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Techno Corner

Jyothi Venkatachalam

Have you ever gazed upon the beautiful artistic sculptures on the walls of temples in India and wondered how or why they were carved in a certain way? Well, to get an answer to this question, we need to understand the concept of movement of the limbs in dance 'Karanas.'

Karanas are beautiful aspects of dance. They are believed to have originated with Lord Shiva-Nataraja's tandava. The combined movement of the hands and feet in dance is called Karana. Bharata Muni's Natya Shastra describes the Karanas in detail. There are 108 Karanas. Dance poses are based on these Karanas. The whole technique of movement is based on this concept.

Bharata Muni says that movement of the hand and foot should be in tune with those of the waist, the chest, the back, and the abdomen. The complete grace of Angika Abhinaya beginning with the use of all the major and minor limbs needs to be mastered to learn the Karanas. 108 Karanas have been described by sage Bharata in the fourth chapter of the Natya Shastra.

The body movements are divided into four groups: Karanas, Angaharas, Rechakas and Pindibandas. Each Karana is made up of a Sthanaka, Chari and Nritta Hasta.

Sthanaka or Sthana: There are 32 Stanakas that are used. The first seven are used by female characters; the next six are used by male characters and the remaining by both. However depending on the character, a female can use a male sthanaka and vice versa.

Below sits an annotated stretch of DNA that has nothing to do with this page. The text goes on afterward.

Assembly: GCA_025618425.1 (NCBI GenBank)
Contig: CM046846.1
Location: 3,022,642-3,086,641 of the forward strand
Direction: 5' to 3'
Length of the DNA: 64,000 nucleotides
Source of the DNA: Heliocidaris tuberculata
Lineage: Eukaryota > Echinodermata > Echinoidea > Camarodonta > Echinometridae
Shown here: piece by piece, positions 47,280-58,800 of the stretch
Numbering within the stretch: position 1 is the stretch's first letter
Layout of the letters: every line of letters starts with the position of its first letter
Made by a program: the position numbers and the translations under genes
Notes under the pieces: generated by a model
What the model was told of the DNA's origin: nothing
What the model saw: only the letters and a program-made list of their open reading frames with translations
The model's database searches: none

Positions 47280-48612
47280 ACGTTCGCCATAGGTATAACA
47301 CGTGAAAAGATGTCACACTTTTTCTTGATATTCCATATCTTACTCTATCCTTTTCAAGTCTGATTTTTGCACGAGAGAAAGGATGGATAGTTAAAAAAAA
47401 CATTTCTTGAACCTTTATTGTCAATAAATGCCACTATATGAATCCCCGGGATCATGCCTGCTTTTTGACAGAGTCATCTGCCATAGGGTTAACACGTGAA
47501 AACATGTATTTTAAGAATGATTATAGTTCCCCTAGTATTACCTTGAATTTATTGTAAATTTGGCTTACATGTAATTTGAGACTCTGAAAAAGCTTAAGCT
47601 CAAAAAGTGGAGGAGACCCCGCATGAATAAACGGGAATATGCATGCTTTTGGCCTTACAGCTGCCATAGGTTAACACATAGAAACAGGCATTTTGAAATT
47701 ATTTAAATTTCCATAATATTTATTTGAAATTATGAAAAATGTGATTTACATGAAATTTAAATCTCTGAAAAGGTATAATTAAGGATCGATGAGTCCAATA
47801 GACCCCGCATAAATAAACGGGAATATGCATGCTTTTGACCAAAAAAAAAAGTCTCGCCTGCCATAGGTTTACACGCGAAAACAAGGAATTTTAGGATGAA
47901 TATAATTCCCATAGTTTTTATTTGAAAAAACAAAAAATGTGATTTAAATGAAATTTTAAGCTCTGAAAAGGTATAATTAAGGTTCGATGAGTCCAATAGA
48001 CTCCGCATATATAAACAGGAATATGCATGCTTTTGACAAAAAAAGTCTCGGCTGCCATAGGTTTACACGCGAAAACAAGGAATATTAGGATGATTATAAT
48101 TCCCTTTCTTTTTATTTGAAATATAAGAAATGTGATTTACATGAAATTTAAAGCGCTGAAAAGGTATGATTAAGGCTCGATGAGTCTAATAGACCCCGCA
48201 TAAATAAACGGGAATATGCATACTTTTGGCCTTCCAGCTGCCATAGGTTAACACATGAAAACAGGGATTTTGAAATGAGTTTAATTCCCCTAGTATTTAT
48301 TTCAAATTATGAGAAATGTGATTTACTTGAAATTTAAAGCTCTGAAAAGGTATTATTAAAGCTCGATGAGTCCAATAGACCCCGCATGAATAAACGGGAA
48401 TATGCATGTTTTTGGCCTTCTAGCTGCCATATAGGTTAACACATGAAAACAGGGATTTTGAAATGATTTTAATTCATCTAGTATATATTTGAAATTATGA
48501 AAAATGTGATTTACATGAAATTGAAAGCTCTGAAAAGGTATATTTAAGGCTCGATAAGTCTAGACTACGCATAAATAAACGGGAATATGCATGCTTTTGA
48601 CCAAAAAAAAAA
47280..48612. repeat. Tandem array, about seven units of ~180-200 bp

Charis: Charis are dynamic movements of the lower limbs. There are two main kinds of Charis:

1. Bhoomi - where the feet are constantly on the ground.

2. Bhucharis - where one foot is raised off the ground.

Nritta Hasta: Are mudras or basically movement of the fingers to communicate the meaning of the dance with the audience.

Angaharas are movements, which consist of 6-9 Karanas.

Rechakas are movements of the limbs performed to attain a position. There are four kinds of rechakas, each involving different parts of the body.

Apart from the Karnas, Anagharas, Rechakas and Pindibandas, the term Bhanga or bend was later on introduced. There are four main types of Bhanga or bend.

1. Atibhanga (Full) e.g. the dynamic pose of Lord Nataraja the Lord of dance.

2. Abhanga (slight) e.g. Sculptures.

3. Smabhanga (Straight) e.g. Rishis or Sages and Buddha.

4. Tribhanga e.g. Goddess parvati as she stands besides her Lord Shiva gentle and graceful.

Karanas are actions and not static poses. The sculptures in the different temples of India and Southeast Asia are frozen moments of the movements. They are inspiring examples of the genius of the artists of those times. On the two ends (Eastern and Western) of the Chidambaram temple in South India, the Karanas are exquisitely carved on the walls. These figures are of women dancers.

Dr. Padma Subramanayam, an acclaimed dancer, research scholar, choreographer, music composer, teacher and author, was awarded a Ph.D. for her pioneering work on Karanas in Indian dance and sculpture. She has numerous articles and research papers published to her credit. The great saint of Kanchi ordered her to design a new set of Karanas for the Uttara Chidambaram Nataraja Mandir, which was being newly built at Satara in Maharashtra. She designed the 108 twin figures of Shiva and Parvati suggesting animation. The relevant couplets defining each Karana from Natya Sastra also have been inscribed in granite.

Dr. Subramanayam discovered 52 Karana sculptures from Central Java belonging to the 9th century a few years ago.